As she said these words her foot slipped, and in another moment, splash! she was up to her chin in salt water. Her first idea was that she had somehow fallen into the sea, “and in that case I can go back by railway,” she said to herself. However, she soon made out that she was in the pool of tears which she had wept when she was nine feet high.
“I wish I hadn’t cried so much!” said Alice, as she swam about, trying to find her way out. “I shall be punished for it now, I suppose, by being drowned in my own tears! That will be a queer thing, to be sure! However, everything is queer today.”
Just then she heard something splashing about in the pool a little way off, and she swam nearer to make out what it was: at first she thought it must be a walrus or hippopotamus, but then she remembered how small she was now, and she soon made out that it was only a mouse that had slipped in like herself.
“Would it be of any use, now,” thought Alice, “to speak to this mouse? Everything is so out-of-the-way down here, that I should think very likely it can talk: at any rate, there’s no harm in trying.” So she began: “O Mouse, do you know the way out of this pool? I am very tired of swimming about here, O Mouse!” (Alice thought this must be the right way of speaking to a mouse: she had never done such a thing before, but she remembered having seen in her brother’s Latin Grammar, “A mouse—of a mouse—to a mouse—a mouse—O mouse!”) The Mouse looked at her rather inquisitively, and seemed to her to wink with one of its little eyes, but it said nothing.
“Perhaps it doesn’t understand English,” thought Alice; “I daresay it’s a French mouse, come over with William the Conqueror.” (For, with all her knowledge of history, Alice had no very clear notion how long ago anything had happened.) So she began again: “Où est ma chatte?” which was the first sentence in her French lesson-book. The Mouse gave a sudden leap out of the water, and seemed to quiver all over with fright. “Oh, I beg your pardon!” cried Alice hastily, afraid that she had hurt the poor animal’s feelings. “I quite forgot you didn’t like cats.”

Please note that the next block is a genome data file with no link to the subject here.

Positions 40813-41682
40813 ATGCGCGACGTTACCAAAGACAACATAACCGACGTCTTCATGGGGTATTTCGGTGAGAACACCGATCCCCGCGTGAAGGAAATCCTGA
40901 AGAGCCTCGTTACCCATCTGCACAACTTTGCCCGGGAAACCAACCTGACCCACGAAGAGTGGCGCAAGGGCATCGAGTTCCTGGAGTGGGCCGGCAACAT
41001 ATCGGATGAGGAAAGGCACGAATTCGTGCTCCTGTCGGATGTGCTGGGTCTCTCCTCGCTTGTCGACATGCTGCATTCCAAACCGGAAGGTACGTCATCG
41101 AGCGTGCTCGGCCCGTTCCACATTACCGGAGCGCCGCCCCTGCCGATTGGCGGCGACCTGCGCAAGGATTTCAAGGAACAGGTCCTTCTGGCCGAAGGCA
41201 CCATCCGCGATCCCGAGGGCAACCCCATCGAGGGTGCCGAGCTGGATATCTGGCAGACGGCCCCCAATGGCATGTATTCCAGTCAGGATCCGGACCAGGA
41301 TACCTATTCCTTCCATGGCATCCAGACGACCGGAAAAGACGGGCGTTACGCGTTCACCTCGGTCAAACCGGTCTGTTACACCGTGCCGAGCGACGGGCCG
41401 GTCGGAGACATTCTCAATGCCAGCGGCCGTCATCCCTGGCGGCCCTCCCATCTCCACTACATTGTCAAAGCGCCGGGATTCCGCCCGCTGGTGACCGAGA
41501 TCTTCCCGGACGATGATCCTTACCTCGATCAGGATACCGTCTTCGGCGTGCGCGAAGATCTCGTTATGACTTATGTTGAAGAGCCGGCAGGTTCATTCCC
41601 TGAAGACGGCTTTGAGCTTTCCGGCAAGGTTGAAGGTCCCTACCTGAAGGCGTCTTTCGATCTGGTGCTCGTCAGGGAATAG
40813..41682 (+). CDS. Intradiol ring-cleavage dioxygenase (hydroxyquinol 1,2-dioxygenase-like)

“Not like cats!” cried the Mouse, in a shrill, passionate voice. “Would you like cats if you were me?”
“Well, perhaps not,” said Alice in a soothing tone: “don’t be angry about it. And yet I wish I could show you our cat Dinah: I think you’d take a fancy to cats if you could only see her. She is such a dear quiet thing,” Alice went on, half to herself, as she swam lazily about in the pool, “and she sits purring so nicely by the fire, licking her paws and washing her face—and she is such a nice soft thing to nurse—and she’s such a capital one for catching mice—oh, I beg your pardon!” cried Alice again, for this time the Mouse was bristling all over, and she felt certain it must be really offended. “We won’t talk about her any more if you’d rather not.”
“We indeed!” cried the Mouse, who was trembling down to the end of his tail. “As if I would talk on such a subject! Our family always hated cats: nasty, low, vulgar things! Don’t let me hear the name again!”
“I won’t indeed!” said Alice, in a great hurry to change the subject of conversation. “Are you—are you fond—of—of dogs?” The Mouse did not answer, so Alice went on eagerly: “There is such a nice little dog near our house I should like to show you! A little bright-eyed terrier, you know, with oh, such long curly brown hair! And it’ll fetch things when you throw them, and it’ll sit up and beg for its dinner, and all sorts of things—I can’t remember half of them—and it belongs to a farmer, you know, and he says it’s so useful, it’s worth a hundred pounds! He says it kills all the rats and—oh dear!” cried Alice in a sorrowful tone, “I’m afraid I’ve offended it again!” For the Mouse was swimming away from her as hard as it could go, and making quite a commotion in the pool as it went.
So she called softly after it, “Mouse dear! Do come back again, and we won’t talk about cats or dogs either, if you don’t like them!” When the Mouse heard this, it turned round and swam slowly back to her: its face was quite pale (with passion, Alice thought), and it said in a low trembling voice, “Let us get to the shore, and then I’ll tell you my history, and you’ll understand why it is I hate cats and dogs.”
It was high time to go, for the pool was getting quite crowded with the birds and animals that had fallen into it: there were a Duck and a Dodo, a Lory and an Eaglet, and several other curious creatures. Alice led the way, and the whole party swam to the shore.
「現在，」愛麗絲想，「跟這隻老鼠說話有用嗎？這裡的一切都那麼怪異，我認為它很可能會說話：無論如何，嘗試一下沒有壞處。」於是她開始說：「哦，老鼠，你知道離開這個水池的路嗎？老鼠啊，我在這兒游來游去很累！」（愛麗絲認為這一定是對老鼠說話的正確方式：她以前從未做過這樣的事情，但她記得在她哥哥的拉丁文語法中看到過，「A mouse-of a mouse-to a mouse-a mouse-老鼠啊！」）老鼠相當好奇地看著她，在她看來，它的一隻小眼睛似乎在眨眼，但什麼也沒說。
「也許它聽不懂英語，」愛麗絲想。 「我敢說這是一隻法國老鼠。」所以她又開始了：“*Où est ma chatte?” 這是她法語課本的第一句話。老鼠突然跳出水面，似乎嚇得渾身發抖。 「哦，對不起！」愛麗絲急忙喊道，生怕傷害了這只可憐的動物的感情。 「我忘了你不喜歡貓。」
*我的貓在哪裏？Where is my cat?